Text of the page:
Probably “Don’t freak out when you don’t finish it.” Writing a book is hard, and your first one is the most difficult of all. In fact, most writers never finish their first attempt. I didn’t finish my first (Rozafa’s Milk, a literary novel). Or my second (Left Here, Silent, suspense). My third attempt, a thriller called Virgin, was the first one I finished—and it took me three years!

When and where were you the happiest?
photo (71)I’m a military brat. This means that I had an unconventional upbringing in that my family and I moved approximately every two years. I am an American by birth, but I was born in Germany. I’ve lived in Italy (twice), Washington DC (twice), Charleston, South Carolina, and Puerto Rico. When I graduated from high school, my stepmother made a framed cross-stitch sampler of all the schools I attended since kindergarten. If you took that sampler out of its frame, you could wrap a small child with it.

Because of the way I grew up, I never really developed a sense of “home sweet home.” When you’re a military brat, you learn to be happy wherever you are. As an adult I moved to Denver, Colorado, where I have lived since 1995. Colorado is a gorgeous state! Since I moved here by choice, and I’ve been able to choose whether to stay or go, I think I can say with utter conviction that Colorado is the place that I’ve been the happiest.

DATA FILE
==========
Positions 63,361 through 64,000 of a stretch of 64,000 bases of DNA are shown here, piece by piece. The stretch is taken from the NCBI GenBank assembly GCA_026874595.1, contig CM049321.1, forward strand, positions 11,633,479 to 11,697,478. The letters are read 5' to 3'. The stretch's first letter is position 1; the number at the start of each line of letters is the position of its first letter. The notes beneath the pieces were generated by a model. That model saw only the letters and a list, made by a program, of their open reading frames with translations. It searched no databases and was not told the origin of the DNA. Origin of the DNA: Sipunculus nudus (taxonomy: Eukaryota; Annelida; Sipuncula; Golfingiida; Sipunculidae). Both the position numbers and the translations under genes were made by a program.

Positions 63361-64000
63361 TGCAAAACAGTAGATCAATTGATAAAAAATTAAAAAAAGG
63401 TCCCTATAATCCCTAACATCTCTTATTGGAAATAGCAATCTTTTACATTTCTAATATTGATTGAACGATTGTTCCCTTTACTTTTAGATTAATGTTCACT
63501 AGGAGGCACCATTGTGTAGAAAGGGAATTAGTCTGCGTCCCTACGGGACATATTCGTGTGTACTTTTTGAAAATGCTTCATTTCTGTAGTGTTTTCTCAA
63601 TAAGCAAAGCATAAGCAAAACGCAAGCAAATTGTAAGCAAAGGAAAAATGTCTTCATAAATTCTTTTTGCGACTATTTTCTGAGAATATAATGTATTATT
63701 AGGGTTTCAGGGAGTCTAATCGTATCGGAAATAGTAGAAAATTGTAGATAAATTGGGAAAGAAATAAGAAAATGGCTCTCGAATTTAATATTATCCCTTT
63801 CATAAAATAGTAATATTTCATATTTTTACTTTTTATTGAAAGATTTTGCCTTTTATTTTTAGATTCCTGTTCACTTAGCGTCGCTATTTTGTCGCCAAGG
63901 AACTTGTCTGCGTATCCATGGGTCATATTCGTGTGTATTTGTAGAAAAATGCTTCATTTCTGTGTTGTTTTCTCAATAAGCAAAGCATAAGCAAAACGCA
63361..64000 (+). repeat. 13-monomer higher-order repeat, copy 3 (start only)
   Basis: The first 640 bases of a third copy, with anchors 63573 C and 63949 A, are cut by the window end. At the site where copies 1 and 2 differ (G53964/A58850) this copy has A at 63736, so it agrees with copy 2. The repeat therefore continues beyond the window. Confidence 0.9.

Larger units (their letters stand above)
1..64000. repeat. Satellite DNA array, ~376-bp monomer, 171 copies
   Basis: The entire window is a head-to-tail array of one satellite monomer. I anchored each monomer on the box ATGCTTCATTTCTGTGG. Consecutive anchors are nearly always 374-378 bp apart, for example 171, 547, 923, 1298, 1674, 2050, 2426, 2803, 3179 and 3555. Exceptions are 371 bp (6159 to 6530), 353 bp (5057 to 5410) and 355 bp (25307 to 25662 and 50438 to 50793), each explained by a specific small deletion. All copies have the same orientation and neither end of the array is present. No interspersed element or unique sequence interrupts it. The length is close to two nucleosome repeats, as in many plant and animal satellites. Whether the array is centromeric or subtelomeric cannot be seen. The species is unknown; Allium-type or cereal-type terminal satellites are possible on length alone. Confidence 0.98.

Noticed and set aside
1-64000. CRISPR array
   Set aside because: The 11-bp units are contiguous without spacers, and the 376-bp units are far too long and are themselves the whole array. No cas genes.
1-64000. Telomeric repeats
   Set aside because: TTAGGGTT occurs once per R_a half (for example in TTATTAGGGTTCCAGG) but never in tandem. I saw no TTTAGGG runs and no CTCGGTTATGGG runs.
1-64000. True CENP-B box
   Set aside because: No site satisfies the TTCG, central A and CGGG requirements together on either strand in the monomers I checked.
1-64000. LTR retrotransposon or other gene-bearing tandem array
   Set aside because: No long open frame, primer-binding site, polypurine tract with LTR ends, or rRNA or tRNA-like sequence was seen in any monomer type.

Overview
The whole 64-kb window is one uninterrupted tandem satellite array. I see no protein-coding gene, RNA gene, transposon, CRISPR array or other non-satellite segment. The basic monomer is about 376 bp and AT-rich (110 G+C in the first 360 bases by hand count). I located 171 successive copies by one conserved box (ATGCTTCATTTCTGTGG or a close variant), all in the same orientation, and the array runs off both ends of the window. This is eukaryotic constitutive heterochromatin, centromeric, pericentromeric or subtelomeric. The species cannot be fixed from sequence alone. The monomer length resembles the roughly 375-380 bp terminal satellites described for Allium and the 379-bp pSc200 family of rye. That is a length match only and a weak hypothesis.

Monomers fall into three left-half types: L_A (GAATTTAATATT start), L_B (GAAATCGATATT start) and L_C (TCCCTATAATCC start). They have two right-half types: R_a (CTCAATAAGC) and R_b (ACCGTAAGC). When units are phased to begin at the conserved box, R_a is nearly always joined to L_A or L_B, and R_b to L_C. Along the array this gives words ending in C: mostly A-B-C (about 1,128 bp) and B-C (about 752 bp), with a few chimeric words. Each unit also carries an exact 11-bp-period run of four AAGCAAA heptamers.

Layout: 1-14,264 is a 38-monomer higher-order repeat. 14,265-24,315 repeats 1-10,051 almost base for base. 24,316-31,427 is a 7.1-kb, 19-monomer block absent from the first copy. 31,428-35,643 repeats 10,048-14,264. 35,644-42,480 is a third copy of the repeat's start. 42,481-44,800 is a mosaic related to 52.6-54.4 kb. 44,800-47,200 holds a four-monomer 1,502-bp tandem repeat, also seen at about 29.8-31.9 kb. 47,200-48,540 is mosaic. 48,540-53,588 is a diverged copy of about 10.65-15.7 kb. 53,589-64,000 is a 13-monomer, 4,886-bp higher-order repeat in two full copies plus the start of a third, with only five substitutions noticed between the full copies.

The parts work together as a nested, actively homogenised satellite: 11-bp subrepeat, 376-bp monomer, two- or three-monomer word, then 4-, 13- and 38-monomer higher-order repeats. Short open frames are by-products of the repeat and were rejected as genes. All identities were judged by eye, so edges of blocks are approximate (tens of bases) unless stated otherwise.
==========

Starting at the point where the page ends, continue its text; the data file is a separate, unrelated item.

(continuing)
What inspires you in your writing and keeps you motivated?
First of all, I’d like to quote Dorothy Parker, who once famously said, “I hate writing. I love having written.” That pretty much sums me up as a writer. For a more complete answer, see my blog “If This Is Love, Then Why Am I Laboring?”